iPhones and Android devices get treated differently when retired

Posted:
in iPhone edited March 2023
A new report focuses on user behavior when a smartphone is retired, and illustrates the differences between iPhone owners, and Android users.

Most iPhone users trade in their device
Most iPhone users trade in their device


The latest report from Consumer Intelligence Research Partners (CIRP) found that, among consumers who purchased a new iPhone in 2022, 43% chose to trade it in. Another 7% of people sold their devices to a third party.

Meanwhile, 36% of consumers kept their older phones as a backup or to give to a friend or family member. Those using an Android phone had different patterns for disposing of their old models.




Most of them -- 65% -- kept their old phone as a backup or to give to a friend or family member. Even though most iPhone retailers also accept trade-ins for Android models, only 14% of Android users do so.

"Perhaps the typically lower trade-in values for Android phones makes that a less desirable transaction," CIRP writes. "Or perhaps customers switching from Android to iPhone want the security of knowing they still have a familiar Android device to fall back on or refer to, if their migration fails to bring every last contact, photo, or note to their new iOS device."

A report from March 15 gave some insight into the world of smartphone trade-ins. For example, one company, US Mobile Phones (USMP), reportedly handled over 2.5 million traded-in phones in 2022, and most were iPhones.

Businesses like USMP favor iPhones over Androids because they hold their resale value better than other smartphones. Another reason is that Apple supports old iPhone models with software updates for years.

Resellers can also profit from previously-used iPhones. In some cases, they might receive between 10% to 15% in profits by selling secondhand models.

Read on AppleInsider

Comments

  • Reply 1 of 9
    "A new report focuses on user behavior when a smartphone is retired, and illustrates the differences between iPhone owners, and Android users."

    Kind of astounding this is the conclusion the author came to when the article has this quote:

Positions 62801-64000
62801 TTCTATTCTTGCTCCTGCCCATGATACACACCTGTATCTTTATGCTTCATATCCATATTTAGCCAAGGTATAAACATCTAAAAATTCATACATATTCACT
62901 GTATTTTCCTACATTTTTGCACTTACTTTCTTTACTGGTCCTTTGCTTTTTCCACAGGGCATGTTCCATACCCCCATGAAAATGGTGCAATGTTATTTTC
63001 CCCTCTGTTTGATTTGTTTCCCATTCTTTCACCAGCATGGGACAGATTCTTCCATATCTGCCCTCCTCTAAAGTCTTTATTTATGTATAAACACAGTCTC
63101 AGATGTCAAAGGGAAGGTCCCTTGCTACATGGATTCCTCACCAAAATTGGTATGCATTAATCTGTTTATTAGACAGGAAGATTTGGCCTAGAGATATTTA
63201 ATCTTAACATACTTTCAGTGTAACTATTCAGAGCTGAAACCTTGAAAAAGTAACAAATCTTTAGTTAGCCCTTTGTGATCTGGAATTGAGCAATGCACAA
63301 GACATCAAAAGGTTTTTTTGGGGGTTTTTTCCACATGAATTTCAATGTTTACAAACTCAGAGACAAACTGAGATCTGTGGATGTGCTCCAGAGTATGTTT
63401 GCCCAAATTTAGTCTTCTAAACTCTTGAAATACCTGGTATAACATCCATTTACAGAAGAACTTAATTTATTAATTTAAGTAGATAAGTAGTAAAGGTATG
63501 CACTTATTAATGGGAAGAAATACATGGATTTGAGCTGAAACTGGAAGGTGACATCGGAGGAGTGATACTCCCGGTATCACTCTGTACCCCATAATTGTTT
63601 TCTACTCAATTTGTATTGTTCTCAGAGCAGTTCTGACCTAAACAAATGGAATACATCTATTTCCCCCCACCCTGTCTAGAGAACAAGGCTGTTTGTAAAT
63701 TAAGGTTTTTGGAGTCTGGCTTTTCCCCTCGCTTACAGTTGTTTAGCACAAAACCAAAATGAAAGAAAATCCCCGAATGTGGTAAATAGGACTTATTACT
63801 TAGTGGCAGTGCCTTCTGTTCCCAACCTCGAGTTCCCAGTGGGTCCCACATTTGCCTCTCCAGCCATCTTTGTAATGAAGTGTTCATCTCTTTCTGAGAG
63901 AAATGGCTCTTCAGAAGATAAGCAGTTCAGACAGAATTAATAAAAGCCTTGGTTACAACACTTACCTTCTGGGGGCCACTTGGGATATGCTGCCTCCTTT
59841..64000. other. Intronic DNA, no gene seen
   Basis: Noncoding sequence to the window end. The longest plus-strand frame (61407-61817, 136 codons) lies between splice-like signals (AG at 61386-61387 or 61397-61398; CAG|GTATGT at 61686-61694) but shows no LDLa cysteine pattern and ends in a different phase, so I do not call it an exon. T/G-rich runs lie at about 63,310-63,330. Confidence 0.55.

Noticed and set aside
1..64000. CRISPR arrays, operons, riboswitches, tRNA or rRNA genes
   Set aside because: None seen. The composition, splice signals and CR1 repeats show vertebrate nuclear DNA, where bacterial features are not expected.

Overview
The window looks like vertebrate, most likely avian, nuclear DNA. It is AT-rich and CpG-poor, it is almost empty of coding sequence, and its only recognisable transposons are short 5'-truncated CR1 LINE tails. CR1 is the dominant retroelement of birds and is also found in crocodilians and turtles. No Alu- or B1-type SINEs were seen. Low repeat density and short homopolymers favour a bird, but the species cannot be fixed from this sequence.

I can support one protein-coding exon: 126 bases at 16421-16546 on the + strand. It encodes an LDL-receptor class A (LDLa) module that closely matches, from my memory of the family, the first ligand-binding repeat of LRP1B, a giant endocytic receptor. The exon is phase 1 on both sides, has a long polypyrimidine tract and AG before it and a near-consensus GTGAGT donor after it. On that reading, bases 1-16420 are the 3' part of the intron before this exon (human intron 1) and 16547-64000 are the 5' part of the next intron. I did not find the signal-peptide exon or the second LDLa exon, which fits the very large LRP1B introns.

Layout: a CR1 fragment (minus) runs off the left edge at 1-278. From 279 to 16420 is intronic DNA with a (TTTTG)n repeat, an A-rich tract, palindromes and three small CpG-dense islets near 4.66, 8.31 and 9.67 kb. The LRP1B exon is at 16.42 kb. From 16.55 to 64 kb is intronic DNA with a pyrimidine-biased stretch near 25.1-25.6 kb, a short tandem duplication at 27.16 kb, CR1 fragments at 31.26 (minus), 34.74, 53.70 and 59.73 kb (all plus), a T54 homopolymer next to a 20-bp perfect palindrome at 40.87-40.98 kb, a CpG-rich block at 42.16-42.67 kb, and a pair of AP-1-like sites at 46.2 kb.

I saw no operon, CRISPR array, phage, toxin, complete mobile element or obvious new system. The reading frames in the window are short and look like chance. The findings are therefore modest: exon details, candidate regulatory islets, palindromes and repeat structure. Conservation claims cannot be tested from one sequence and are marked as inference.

"Perhaps the typically lower trade-in values for Android phones makes that a less desirable transaction"

    It's not a difference in the users it's a difference in devices. The Android market has a ton of cheap phones that have no resale value after a few years. The only thing they are really good for is recycling or holding on to incase you need a backup device. iPhone hold value so trading them in, reselling them or passing them on to a family/friend makes more sense. 

    The behavior is dictated by the devices not a difference in people. If iPhone lost value like low end Android devices you would see the exact same behavior. 


    avon b7gatorguywilliamlondonlolliverwatto_cobra
  • Reply 2 of 9
    mike1mike1 Posts: 3,302member

    "Or perhaps customers switching from Android to iPhone want the security of knowing they still have a familiar Android device to fall back on or refer to, if their migration fails to bring every last contact, photo, or note to their new iOS device."

    That's some flawed logic. Every time I have traded in my older phone, it was done after I received the new device. With the last three phones we traded in with AT&T, I only had to return the old device within 30 (maybe 60) days. Plenty of time to make sure everything transferred over properly.

    The likely reason is the higher value of used iPhones.
    watto_cobra
  • Reply 3 of 9
    I don't get the differentiation, allured to in the article that somebody 'owns' an iPhone , but an Android device merely 'used'

    Surely both devices are owned and used?

    Just saying.
    williamlondonwatto_cobra
  • Reply 4 of 9
    badmonkbadmonk Posts: 1,304member
    I have been in the habit of selling my 2-3 year old iPhones on eBay when I buy new models.  I always buy maximum memory since that is what people want on this secondary market as Apple only makes old models with less memory for the budget market.

    I always flabbergasted by the feeding frenzy these auctions create.  I get inundated by eBay messages until the devices are sold.  It’s a bit of work but I typically net $400-600 which helps offset the price of a new iPhone.
    radarthekatdanoxwatto_cobra
  • Reply 5 of 9
    davidwdavidw Posts: 2,073member
    I don't get the differentiation, allured to in the article that somebody 'owns' an iPhone , but an Android device merely 'used'

    Surely both devices are owned and used?

    Just saying.